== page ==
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Fred Savage, Josh Saviano, Danica McKellar, Alley Mills, Dan Lauria, Olivia d'Abo, Jason Hervey
Writing Credits:

Kevin Arnold recalls growing up during the late 60s and early 70s; the turbulent social times make the transition from child to adult unusually interesting.


Aspect Ratio: 1.33:1
English Dolby Digital 2.0
Supplements Subtitles:

Runtime: 520 min.
Price: $39.98
Release Date: 1/12/2016

• Interviews with Cast and Crew
• “School Days” Roundtable Discussion
• “The Times They Are A-Changin’” Featurette
• Booklet


Panasonic TC-P60VT60 60-Inch 1080p 600Hz 3D Smart Plasma HDTV; Sony STR-DG1200 7.1 Channel Receiver; Panasonic DMP-BD60K Blu-Ray Player using HDMI outputs; Michael Green Revolution Cinema 6i Speakers (all five); Kenwood 1050SW 150-watt Subwoofer.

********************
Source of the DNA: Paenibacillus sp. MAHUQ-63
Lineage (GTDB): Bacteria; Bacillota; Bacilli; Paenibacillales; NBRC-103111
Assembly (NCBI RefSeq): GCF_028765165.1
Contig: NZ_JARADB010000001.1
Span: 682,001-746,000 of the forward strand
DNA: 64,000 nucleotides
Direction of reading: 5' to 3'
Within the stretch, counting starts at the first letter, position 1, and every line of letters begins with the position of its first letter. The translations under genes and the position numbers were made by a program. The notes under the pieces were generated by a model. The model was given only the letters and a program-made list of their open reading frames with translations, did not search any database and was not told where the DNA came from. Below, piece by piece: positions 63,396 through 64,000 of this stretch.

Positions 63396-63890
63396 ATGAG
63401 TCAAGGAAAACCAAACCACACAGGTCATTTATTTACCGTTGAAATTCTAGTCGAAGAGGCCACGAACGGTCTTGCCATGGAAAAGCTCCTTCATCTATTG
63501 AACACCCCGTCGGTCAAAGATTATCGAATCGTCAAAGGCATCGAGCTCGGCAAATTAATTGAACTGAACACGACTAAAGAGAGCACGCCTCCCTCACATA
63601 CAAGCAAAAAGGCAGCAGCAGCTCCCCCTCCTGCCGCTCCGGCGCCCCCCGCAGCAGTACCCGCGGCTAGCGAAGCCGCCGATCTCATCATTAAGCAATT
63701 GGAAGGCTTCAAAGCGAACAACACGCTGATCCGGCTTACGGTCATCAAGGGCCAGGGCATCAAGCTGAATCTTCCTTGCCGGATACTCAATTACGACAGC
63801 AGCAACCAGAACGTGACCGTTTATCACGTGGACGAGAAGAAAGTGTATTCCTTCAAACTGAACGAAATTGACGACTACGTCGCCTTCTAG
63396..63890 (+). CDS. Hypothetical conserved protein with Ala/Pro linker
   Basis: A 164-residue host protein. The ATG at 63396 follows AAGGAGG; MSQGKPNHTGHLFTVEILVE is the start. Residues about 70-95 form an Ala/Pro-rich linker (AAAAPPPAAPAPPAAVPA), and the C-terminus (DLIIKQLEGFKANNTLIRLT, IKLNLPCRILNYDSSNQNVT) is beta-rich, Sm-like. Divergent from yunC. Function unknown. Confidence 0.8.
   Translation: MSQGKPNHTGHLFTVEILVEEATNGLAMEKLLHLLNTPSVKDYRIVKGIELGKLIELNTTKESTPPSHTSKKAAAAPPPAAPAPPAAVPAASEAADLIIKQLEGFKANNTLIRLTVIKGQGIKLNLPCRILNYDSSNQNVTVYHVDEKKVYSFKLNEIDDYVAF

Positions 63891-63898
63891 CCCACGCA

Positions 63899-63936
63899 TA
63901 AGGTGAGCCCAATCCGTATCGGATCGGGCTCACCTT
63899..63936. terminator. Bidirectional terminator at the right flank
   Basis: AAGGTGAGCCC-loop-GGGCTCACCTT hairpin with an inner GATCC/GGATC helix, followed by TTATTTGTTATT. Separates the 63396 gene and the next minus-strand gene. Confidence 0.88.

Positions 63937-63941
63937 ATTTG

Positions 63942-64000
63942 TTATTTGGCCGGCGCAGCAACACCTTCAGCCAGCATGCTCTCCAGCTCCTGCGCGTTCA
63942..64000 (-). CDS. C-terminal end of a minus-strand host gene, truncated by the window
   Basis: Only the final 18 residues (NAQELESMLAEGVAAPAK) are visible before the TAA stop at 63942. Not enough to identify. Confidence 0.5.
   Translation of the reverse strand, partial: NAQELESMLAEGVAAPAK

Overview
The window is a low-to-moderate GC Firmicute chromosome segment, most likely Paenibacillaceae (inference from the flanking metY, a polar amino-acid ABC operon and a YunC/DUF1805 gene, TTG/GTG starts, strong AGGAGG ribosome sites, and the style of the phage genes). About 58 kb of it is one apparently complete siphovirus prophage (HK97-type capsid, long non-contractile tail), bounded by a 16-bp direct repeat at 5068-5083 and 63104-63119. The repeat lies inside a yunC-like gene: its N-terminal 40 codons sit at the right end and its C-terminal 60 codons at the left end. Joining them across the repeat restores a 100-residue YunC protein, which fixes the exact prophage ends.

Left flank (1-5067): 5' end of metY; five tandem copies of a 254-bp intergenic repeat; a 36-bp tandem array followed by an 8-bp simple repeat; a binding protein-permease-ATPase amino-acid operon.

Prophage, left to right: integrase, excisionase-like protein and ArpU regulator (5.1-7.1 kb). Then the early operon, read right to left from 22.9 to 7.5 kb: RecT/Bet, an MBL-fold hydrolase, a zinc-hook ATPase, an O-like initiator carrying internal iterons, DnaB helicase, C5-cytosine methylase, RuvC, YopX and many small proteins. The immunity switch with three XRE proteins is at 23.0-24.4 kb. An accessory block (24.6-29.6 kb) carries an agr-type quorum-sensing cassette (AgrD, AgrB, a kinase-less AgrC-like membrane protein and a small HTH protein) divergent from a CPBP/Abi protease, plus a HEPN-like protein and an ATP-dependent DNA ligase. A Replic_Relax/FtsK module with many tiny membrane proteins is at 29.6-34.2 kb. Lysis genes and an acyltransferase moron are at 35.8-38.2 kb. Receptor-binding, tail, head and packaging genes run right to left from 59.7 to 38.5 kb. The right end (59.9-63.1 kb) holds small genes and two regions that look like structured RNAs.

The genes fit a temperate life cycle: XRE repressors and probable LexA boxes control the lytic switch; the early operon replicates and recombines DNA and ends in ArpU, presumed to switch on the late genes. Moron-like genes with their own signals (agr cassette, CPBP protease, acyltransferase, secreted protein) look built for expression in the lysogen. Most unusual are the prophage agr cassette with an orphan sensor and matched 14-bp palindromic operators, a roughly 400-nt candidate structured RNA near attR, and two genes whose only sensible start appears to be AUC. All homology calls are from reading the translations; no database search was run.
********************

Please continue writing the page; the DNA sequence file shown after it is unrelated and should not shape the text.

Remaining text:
The Wonder Years: Season Four (1989-1990)

Reviewed by Colin Jacobson (January 19, 2016)

With Season Four of The Wonder Years, we enter the second half of the series’ six-year run. This four-DVD set includes all 23 of that season’s episodes. The plot synopses come from the studio’s website.

Growing Up (air date 9/19/90): “As summer comes to a close it’s time for Jack’s company picnic, causing him fear of bumping into Mr. ‘Deadwood’ Detweiler and Kevin bumping into his tomboy daughter.”

S4’s opening episode picks up where S3’s “Moving” left off and pushes events in a positive manner. We find a nice examination of the Arnold family and connected topics in this enjoyable, well-balanced show.

Ninth Grade Man (air date 9/26/90): “The first day of ninth grade doesn’t go as smoothly as Kevin had hoped, but ends nicely after he meets a beautiful girl who seems obsessed with him.”